You might be reading this and thinking, why did/is she giving up? Everything that she wants can still happen! And to that I would say yes. Absolutely. I still do believe that what I want can happen but I also don’t want to be so stubbornly focused on a goal that isn’t coming together that I miss the life that I do have and/or being offered to me.
I also personally believe in listening to life. Clearly, the thing I wanted most, the thing I had poured my energy, time and money into wasn’t happening and after knocking on the same door for 13 years without it even opening a crack, I have to believe that I’m being redirected.
Letting go of my dream, the way that I envisioned it, isn’t giving up – to me it’s just giving in, getting quiet and listening to see what is showing up for me. I personally believe that the Universe does in fact have my back and that things are working out for my highest good – maybe not the way that I selfishly want but for my highest good nonetheless. Letting go doesn’t have to be negative, it doesn’t mean that I’m not strong or capable and it doesn’t have to mean losing ones faith. In fact, I’d say that I am more at peace today than ever before and for the first time I don’t have a plan for my personal life, I’m just going along with the flow and leaning hard into the opportunities that are available to me because there are a lot of doors and many that are wide open just waiting for me to chose to walk through them.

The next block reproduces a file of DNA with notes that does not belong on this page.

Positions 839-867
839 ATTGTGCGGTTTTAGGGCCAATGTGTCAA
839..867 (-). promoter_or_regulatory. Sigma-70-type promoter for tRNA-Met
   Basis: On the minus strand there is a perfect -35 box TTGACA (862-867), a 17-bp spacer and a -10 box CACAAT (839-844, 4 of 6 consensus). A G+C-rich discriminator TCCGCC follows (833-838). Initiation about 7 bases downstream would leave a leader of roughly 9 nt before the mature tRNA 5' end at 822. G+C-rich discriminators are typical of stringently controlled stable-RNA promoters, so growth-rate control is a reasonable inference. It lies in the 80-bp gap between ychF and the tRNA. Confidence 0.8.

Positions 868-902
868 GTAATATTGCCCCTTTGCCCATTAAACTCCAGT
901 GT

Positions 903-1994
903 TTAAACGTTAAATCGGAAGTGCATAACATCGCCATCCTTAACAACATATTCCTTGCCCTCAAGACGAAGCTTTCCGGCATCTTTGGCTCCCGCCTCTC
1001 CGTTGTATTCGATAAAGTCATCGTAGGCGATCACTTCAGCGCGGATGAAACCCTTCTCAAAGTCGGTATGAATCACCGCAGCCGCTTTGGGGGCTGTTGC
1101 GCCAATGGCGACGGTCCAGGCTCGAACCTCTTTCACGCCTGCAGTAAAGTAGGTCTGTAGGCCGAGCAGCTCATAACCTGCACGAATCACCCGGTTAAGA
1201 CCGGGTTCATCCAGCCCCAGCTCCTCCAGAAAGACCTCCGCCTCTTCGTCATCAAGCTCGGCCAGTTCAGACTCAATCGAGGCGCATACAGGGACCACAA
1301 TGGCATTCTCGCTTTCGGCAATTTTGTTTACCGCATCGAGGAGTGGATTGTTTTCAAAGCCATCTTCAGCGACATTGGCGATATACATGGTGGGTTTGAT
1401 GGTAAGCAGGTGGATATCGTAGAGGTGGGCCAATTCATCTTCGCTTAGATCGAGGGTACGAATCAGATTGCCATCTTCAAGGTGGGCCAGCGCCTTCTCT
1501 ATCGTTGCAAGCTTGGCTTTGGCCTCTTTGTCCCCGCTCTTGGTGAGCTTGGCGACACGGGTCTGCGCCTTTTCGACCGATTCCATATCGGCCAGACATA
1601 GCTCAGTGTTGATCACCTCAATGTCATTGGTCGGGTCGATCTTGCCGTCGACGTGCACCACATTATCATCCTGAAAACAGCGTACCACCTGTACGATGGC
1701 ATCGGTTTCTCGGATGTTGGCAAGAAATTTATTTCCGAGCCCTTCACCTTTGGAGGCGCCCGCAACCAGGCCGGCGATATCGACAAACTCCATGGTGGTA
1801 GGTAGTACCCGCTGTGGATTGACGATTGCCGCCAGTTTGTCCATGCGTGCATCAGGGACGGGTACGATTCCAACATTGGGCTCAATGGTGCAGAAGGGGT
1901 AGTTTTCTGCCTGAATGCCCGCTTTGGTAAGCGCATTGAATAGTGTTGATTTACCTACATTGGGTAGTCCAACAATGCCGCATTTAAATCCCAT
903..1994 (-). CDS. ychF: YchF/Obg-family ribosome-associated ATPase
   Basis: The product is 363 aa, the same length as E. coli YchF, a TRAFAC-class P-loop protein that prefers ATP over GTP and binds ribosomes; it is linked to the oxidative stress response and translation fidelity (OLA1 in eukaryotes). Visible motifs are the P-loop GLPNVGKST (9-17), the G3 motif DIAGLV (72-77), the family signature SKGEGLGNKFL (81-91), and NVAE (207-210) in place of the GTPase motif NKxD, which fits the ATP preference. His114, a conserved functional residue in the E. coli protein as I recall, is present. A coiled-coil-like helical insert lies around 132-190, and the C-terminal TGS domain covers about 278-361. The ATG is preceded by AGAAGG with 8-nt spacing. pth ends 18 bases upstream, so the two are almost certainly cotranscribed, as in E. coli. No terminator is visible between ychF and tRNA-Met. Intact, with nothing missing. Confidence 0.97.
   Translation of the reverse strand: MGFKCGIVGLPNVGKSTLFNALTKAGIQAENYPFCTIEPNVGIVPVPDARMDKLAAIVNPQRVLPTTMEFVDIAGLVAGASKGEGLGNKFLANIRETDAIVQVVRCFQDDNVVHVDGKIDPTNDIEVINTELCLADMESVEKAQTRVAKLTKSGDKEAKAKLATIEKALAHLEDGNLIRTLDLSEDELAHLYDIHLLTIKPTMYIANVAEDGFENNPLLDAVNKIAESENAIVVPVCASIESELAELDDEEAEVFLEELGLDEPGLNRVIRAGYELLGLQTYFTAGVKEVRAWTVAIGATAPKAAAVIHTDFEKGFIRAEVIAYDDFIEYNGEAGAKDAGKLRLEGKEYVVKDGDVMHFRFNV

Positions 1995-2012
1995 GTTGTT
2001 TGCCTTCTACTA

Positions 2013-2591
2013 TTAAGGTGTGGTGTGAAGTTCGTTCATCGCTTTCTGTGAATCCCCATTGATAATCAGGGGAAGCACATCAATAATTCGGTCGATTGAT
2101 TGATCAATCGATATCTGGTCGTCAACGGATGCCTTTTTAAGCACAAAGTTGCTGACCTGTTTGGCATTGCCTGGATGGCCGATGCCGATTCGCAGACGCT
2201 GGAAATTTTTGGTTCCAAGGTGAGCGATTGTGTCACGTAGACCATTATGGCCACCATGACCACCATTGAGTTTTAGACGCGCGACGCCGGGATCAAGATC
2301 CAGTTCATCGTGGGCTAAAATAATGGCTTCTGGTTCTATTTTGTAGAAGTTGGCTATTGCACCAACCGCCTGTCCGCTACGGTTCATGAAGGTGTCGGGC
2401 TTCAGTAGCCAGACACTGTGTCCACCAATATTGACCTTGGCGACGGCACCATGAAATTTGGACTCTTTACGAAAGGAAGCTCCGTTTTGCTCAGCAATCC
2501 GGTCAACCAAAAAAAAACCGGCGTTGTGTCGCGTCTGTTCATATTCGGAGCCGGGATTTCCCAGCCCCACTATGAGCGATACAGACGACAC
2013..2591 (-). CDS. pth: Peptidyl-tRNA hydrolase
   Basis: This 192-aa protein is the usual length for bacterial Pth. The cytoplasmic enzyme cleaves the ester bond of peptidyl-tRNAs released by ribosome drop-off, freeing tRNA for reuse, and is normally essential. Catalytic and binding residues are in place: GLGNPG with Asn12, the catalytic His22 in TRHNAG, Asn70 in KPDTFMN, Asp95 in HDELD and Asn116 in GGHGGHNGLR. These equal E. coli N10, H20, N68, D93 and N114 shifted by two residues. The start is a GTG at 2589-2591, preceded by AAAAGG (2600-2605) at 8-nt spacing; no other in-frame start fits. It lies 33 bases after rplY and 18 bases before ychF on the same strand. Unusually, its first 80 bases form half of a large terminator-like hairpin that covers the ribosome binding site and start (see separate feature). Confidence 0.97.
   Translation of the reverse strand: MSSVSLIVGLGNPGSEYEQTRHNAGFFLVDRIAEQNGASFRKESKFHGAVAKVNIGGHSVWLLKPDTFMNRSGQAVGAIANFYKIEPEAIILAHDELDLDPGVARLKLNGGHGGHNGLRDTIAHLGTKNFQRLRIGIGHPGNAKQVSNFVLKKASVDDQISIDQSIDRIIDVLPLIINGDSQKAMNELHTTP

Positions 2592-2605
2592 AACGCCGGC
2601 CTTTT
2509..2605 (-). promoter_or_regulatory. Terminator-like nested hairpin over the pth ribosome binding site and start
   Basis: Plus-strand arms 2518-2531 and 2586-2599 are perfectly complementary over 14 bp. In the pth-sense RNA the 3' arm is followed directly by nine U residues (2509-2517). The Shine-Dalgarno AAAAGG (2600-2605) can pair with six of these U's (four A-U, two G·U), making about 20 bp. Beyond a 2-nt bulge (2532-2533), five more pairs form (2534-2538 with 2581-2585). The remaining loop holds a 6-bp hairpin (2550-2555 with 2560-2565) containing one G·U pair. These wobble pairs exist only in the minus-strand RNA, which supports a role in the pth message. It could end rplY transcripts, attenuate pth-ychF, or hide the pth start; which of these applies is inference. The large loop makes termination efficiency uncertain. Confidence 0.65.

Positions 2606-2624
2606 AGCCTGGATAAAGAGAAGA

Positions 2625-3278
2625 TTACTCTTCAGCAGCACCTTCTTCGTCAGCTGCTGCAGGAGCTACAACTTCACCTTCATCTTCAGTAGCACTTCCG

The process of letting go has been fascinating for me to explore personally but also interesting to talk about with others. Over the last couple of months, I’ve had this conversation with friends and acquaintances and when I get to the part of the story of how and why I’ve let go of my attachment to this particular dream, I’ve noticed how people franticly try reassure me and get visibly uncomfortable although I am not uncomfortable, sad or upset. I find it fascinating that we as humans desperately want life to work out the way that we think it should but sometimes life doesn’t work out the way we imagined. Sometimes there is no pretty bow that can tidily tie things up. Sometimes life is left raw and unfinished. As much as there is glory in life, there is also this.